May is Mystery Month at Booklist
For Immediate Release
CHICAGO — Every year, the jewel in Booklist Mystery Month’s crown is the Mystery Showcase issue—an annual highlight for Booklist readers since 1997. But there is now an additional array of related content accessible in a variety of formats to sign up and look out for.
The month launches early with the “Murderous Month of May” webinar on April 24, when representatives from Felony & Mayhem, HarperCollins, Macmillan, Random House and Severn House will share the best titles for libraries from their forthcoming lists.
These five publishers will also offer one of their just-off-the-press books featured in the webinar to Booklist Facebook fans who solve a series of Mini-Mysteries beginning May 1. The blog Likely Stories will have daily posts that focus on mystery-themed publications, authors and read-alike lists. A mystery-themed issue of the free e-newsletter REaD ALERT mails on May 3, offering all mystery and no filler, and, just a week later, dozens of free mystery reviews will debut in Booklist Online Exclusives. (Sign up for free Booklist e-newsletters to be sure you don’t miss any Mystery Month content.) Special online-exclusive content includes a multi-part survey, “Trends in Crime Fiction Series,” by Booklist Online Editor Keir Graff, as well as his interview with Ariel S. Winter, author of the remarkable debut novel "The Twenty-Year Death." Too much to keep straight? Follow @ALA_Booklist on Twitter or keep tabs on the #mysterymonth hashtag for continuous Mystery Month coverage. To find further information and Booklist blogs, visit www.booklistonline.com.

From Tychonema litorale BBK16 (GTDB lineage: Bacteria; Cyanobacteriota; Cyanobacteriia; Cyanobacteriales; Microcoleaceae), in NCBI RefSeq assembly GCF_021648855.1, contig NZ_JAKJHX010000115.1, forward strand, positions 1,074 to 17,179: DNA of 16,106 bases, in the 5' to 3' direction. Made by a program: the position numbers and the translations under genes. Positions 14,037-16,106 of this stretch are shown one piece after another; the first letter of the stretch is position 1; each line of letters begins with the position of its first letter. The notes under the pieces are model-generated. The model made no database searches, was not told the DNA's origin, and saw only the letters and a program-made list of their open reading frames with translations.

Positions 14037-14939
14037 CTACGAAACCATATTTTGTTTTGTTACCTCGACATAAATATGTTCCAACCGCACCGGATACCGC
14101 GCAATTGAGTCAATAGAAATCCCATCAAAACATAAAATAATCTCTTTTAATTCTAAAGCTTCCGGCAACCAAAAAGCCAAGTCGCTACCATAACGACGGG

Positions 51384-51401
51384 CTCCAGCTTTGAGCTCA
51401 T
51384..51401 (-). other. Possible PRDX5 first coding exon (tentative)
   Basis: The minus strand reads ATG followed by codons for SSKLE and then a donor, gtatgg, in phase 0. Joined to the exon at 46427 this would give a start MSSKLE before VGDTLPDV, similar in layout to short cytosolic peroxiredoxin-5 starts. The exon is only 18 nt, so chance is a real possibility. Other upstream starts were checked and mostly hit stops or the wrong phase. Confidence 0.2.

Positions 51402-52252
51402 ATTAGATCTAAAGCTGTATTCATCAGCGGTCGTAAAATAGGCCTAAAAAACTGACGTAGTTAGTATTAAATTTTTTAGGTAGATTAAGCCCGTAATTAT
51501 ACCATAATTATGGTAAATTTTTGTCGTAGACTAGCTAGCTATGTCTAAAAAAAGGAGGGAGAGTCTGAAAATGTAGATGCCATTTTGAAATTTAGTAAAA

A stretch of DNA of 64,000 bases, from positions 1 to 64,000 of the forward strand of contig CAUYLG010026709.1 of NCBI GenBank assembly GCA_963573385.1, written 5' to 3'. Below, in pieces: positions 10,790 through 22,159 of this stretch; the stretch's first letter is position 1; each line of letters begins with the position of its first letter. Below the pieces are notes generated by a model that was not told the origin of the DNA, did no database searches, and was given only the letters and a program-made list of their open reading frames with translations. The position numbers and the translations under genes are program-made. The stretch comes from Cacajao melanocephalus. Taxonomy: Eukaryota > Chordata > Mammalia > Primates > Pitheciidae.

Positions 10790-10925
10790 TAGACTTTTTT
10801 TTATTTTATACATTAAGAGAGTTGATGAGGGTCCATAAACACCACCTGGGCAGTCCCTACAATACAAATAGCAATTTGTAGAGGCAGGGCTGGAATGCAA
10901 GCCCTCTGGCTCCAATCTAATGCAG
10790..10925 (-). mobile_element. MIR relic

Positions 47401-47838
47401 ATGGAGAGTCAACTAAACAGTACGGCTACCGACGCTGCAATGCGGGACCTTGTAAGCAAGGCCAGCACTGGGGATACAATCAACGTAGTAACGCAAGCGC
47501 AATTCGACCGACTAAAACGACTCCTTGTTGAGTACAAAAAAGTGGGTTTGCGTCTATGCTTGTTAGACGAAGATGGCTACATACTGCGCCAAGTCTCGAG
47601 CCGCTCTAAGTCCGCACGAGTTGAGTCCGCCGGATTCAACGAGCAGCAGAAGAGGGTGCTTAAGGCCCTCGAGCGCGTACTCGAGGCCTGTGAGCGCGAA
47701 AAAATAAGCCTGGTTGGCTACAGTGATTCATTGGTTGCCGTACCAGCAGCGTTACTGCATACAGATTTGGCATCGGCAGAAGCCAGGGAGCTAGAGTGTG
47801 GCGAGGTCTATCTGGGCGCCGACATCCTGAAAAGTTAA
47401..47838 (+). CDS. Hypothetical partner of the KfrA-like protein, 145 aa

The Mystery Showcase issue itself is packed with more than 100 new mystery reviews and best-of lists, as well as an array of features, including: “The Year’s Best Crime Novels,” with the top 10 crime novels of the year, plus a selection of other “bests,” including the top five first novels of the year; “Hard-Boiled Gazetteer to Country Noir,” a long-running series in which this year, Booklist editor and publisher Bill Ott surveys crime in the country, from Daniel Woodrell’s hardscrabble Ozarks to Willy Vlautin’s New West; “The Written Word” in which celebrated author Sara Paretsky reflects on the value of writing in our lives and in our culture on the occasion of the 30th anniversary of her V. I. Warshawski mystery series; “One Foot in the Gutter: Literary Stars Turn to Crime,” by Keir Graff, who examines the work of several literary fiction authors who have taken to walking the mean streets of the crime novel; “Mystery Writers Stalk the Children’s Room” by Booklist senior editor Ian Chipman asks if big-name crime authors make the jump from writing for adults to writing for young people; “Read-alikes: Young Sherlockians,” in which Booklist associate editor Ann Kelly connects her review of Leah Scheier’s "Secret Letters" (Hyperion) to other mysteries for youth that play on the Holmes stories; “He Reads. . . She Reads,” the popular point-counterpoint column in which David Wright and Kaite Mediatore Stover get a laugh out of murder and mayhem.
Booklist is the book review magazine of the American Library Association, considered an essential collection development and reader’s-advisory tool by thousands of librarians for more than 100 years. Booklist Online includes an archive of more than 135,000 reviews available to subscribers as well as a wealth of free content offering the latest news and views on books and media.